‘Beat’ poet K’Naan brings the craft back to his home turf — the streets of Somalia

    African-born hip-hop poet K’Naan, the opening act selected by Mos Def to open his current tour with Talib Kweli, pounds mercilessly on the drum hanging from his wispy frame. “You cripple me, you shackle me/You shatter my whole future in front of me,” he raps over the bongo, addressing the warlords currently terrorizing his hometown of Mogadishu, Somalia. A remarkable live performer, K’Naan uses this strength to make a difference: at a United Nations-sponsored concert, he called the organization out on its faulty Mogadishu intervention and received a standing ovation. He displays a steady and knowing wisdom, even through the most intense moments of his performance. This veils a childhood of dodging flames, bullets and hand grenades (some of his friends weren’t so lucky) in a neighborhood of the city known locally as “The River of Blood.” It is described by K’Naan as “the most dangerous city in this universe.” When the last commercial flight out of Somalia departed in 1991, he and his family were lucky enough to be onboard.

    But Africa has stayed with K’Naan, who knows where the roots of the beat comes from. “Hip-hop is a poet rhyming over a drum,” he humbly schooled the audience. Though his earliest, most prominent musical and poetical influences were from his homeland, sparks flew when K’Naan first tasted the infectious charm of American hip-hop in a Somali friend’s car: “I was like whatever that guy’s doing, that’s what I want to hear more of,” he said. “And so I talked to my father, who was living in Harlem as a cab driver, and I described it as ‘the talking blues.’” K’Naan’s father sent him Eric B. and Rakim on vinyl, and the boy quickly memorized Rakim’s verses despite his inability to speak English.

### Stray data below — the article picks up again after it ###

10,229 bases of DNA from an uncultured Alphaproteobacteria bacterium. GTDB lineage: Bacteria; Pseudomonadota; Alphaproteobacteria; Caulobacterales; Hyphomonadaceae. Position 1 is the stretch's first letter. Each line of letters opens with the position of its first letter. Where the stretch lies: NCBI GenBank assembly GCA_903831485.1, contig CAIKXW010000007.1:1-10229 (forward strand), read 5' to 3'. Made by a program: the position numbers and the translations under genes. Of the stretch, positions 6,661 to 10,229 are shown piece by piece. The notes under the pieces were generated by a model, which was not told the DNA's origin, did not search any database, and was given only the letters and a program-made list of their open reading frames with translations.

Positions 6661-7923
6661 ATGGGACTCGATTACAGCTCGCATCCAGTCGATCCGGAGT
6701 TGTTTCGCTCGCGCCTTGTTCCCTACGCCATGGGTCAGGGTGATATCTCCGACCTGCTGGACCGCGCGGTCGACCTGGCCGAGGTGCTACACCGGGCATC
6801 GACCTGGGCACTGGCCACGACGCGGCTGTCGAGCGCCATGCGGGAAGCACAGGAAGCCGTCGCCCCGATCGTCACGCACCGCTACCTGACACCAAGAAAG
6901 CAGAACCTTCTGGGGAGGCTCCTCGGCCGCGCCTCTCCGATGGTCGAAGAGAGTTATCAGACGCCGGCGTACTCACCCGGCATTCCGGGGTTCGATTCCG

Now, at 28, K’Naan has released The Dusty Foot Philosopher, a unique and overwhelmingly beautiful blend of ethnic instrumentation and hard-hitting, quick-witted raps. Though soft-spoken and serene in person, he channels years of fierce and potent pain through the mic. “Soobax,” for which K’Naan shot a music video in Kenya (he avoided Somalia because his presence would “endanger a lot of people’s lives”), is probably the first song about warlords you won’t be able to get out of your head.

    Like most rappers today, K’Naan rhymes about gangsters; however, his are gangsters from the most desperate of circumstances. “They need to be portrayed so that people know the gangster that is often loud is not really a gangster,” he said. “And they are making a mockery of this world.”

    When it comes to the competitive nature of popular culture, K’Naan holds his own: “If I rhymed about home and got descriptive/ I’d make 50 Cent look like Limp Bizkit,” he raps on “What’s Hardcore.” He says the reference is not meant as a diss but “an actual portrait of my life. It would make him look like that. Mogadishu makes anybody look like that. And [that] is exactly what hip-hop is, to say the truth, to represent things entirely.”

    K’Naan’s accessible sound and his urgent message are a powerful and refreshingly relevant musical force in today’s hip-hop landscape.

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